It's true that the uranium used to fuel a nuclear plant is cheaper than natural gas. But it is by no means free, as the Times analysis shows.

Fuel makes up 12 percent of Levy's total 60-year cost, the Times found. For natural gas, it's 82 percent. So in terms of dollars, the cost of fuel breaks down like this:

Levy nuclear: $1.2 billion

Natural gas: $6.4 billion to $8.9 billion

Another example of the belief that Levy is cheaper: State Public Service Commissioner Eduardo Balbis argued last year that natural gas prices would have to remain below $5 per thousand cubic feet over the next 30 years for a natural gas facility to prove more beneficial than building the Levy County plant.

"If history is any indicator, I would find that to be unlikely," Balbis said last November at a PSC hearing.

Balbis' assertion, the Times found, wasn't even close.

Some quick background: In 2008, its most expensive year, natural gas averaged $9.11, according to the U.S. Energy Information Administration.

Today, thanks to America's widespread adoption of a technology commonly known as fracking, the country can tap at least a 100-year supply of natural gas. The price is currently about $4.

Based on projections from Duke Energy and the federal government, the Times' natural gas figures start at a low of $5.63 and through inflation reach a high of $32.10. That's eight times what they are today and far above even the historic highs.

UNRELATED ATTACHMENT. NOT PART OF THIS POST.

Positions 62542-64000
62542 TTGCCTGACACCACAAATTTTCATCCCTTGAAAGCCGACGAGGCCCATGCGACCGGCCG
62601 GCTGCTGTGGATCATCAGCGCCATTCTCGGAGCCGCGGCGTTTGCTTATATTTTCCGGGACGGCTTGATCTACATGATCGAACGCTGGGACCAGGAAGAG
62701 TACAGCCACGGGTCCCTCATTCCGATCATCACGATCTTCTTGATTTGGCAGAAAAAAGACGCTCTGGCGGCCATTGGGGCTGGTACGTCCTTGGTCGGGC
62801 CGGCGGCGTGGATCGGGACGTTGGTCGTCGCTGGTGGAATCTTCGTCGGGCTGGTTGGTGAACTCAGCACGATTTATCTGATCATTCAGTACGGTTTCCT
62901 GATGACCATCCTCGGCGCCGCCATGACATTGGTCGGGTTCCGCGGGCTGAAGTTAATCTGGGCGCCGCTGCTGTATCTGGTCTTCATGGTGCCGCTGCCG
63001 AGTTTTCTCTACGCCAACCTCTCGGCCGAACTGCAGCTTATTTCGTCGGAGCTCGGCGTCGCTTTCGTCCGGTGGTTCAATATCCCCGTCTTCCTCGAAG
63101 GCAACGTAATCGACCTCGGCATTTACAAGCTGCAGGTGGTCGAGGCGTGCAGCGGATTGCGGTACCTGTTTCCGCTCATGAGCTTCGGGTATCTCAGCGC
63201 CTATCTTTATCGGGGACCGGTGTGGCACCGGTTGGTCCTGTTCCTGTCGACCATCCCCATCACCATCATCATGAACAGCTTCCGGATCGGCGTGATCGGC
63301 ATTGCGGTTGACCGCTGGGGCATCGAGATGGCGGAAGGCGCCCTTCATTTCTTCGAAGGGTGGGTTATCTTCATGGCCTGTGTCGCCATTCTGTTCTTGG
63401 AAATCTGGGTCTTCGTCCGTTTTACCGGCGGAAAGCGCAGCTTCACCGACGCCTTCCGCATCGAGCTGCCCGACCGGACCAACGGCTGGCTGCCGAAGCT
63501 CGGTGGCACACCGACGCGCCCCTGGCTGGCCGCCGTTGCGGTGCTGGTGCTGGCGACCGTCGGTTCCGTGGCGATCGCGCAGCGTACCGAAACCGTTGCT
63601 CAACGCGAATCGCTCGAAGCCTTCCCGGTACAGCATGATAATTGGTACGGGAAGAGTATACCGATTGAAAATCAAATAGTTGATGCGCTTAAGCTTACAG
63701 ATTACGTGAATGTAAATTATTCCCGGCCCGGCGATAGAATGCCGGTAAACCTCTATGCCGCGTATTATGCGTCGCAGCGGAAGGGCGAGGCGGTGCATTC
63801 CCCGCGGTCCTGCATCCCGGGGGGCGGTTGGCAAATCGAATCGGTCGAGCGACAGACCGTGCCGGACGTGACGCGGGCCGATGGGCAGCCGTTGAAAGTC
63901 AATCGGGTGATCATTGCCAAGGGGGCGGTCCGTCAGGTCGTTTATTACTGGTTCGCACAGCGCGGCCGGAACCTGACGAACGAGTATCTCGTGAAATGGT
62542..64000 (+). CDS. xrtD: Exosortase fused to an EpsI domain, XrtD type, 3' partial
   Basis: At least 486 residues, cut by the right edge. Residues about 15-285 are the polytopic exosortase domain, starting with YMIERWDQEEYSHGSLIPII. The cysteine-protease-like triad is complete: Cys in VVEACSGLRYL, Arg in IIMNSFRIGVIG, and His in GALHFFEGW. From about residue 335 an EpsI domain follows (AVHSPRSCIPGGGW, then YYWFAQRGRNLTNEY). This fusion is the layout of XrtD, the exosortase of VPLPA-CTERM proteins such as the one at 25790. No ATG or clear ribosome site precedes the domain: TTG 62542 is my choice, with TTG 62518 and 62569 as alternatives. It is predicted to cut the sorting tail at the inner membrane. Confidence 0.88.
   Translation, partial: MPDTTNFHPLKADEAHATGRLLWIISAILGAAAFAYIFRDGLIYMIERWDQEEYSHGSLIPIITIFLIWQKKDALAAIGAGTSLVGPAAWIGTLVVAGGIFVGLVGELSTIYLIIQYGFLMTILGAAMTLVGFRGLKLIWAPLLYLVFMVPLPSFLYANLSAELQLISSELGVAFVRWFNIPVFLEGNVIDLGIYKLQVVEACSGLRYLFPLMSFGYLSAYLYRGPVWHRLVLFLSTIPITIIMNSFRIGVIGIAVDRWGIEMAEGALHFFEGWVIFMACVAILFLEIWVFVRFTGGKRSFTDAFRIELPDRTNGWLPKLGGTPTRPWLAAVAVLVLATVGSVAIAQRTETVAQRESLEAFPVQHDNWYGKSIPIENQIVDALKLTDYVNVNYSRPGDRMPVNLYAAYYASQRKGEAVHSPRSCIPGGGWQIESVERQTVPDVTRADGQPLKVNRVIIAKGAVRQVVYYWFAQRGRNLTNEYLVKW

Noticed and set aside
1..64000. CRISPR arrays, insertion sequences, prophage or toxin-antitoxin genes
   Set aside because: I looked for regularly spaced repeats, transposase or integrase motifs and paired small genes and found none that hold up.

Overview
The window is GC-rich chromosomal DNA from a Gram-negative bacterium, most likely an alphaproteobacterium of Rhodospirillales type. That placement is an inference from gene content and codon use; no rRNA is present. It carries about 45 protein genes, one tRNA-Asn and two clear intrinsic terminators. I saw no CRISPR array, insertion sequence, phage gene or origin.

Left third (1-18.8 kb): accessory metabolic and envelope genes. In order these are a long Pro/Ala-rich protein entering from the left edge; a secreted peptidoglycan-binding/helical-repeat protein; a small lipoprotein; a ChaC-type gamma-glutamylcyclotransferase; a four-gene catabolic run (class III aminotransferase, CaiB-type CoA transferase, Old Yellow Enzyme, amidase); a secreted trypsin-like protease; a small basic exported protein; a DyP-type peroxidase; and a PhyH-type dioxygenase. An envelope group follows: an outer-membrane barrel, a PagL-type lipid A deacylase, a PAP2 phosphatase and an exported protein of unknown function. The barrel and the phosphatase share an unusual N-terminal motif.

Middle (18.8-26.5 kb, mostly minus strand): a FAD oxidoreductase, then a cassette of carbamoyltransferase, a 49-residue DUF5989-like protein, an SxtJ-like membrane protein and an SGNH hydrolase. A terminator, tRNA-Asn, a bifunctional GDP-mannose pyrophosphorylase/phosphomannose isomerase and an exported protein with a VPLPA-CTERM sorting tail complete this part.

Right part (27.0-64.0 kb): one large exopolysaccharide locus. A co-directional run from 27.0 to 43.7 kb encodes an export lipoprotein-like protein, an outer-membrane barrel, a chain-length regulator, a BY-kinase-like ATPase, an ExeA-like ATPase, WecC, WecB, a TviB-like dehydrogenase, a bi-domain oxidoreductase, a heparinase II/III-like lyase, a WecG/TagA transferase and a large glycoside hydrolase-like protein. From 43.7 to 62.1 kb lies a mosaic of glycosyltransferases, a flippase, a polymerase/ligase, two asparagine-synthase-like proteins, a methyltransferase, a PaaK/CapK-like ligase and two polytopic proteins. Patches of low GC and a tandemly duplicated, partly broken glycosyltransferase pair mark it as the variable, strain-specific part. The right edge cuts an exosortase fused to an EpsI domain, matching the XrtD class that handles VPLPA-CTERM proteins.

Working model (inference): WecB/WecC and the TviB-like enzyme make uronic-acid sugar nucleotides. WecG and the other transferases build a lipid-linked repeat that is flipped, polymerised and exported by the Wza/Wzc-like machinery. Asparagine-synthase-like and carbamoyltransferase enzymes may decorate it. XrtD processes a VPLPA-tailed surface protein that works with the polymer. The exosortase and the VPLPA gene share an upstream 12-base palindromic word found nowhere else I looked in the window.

In other words, the price of natural gas could be above $5 for every one of 60 years and the Levy nuclear plant would still be much more expensive.

• • •

So who benefits from the high cost of the Levy project? Here's one way of looking at it.

Duke Energy would pocket $4 billion in today's money over the life of the Levy County nuclear plant.

For a natural gas plant: $369 million.

Why such a big difference? Most simply, utilities make more money on an expensive plant than they do on a less costly one.

In addition, a state law passed in 2006 allows Duke Energy to collect a large chunk of its profit in advance of the nuclear plant coming online, a benefit not offered for building natural gas facilities. Duke already has made $150 million on Levy but has yet to commit to building it.

The Florida Legislature recently passed and sent to the governor a revision to the advance fee law that would slightly reduce Duke Energy' profit on Levy. The Times analysis did not account for that change.

"It's all about profit and not about customer well-being," said Peter Bradford, a former member of the U.S. Nuclear Regulatory Commission. "That's what's really going on here."

Duke Energy, and many state leaders, have argued that the law is the only way to get nuclear plants built, which helps diversify the state' energy sources.

"We're taking steps to maintain nuclear for the future of our state," R. Alexander "Alex" Glenn, president of Duke's Florida operations told the House energy committee in March. "Right now, we need an 'all of the above' approach."

Diversity in any system is a good thing, "but there's no point in overpaying for it," said Bradford, who approved 21 nuclear plants while a federal regulator. The financial realities of nuclear plants changed long ago, he said.

Including nuclear in an "all of the above" strategy "has become kind of a last refuge of scoundrels," Bradford said. "If we're talking about world hunger we don't talk about an all of the above strategy. We don't say, 'Lets fight world hunger with caviar.' "

Ivan Penn can be reached at (727) 892-2332 or [email protected]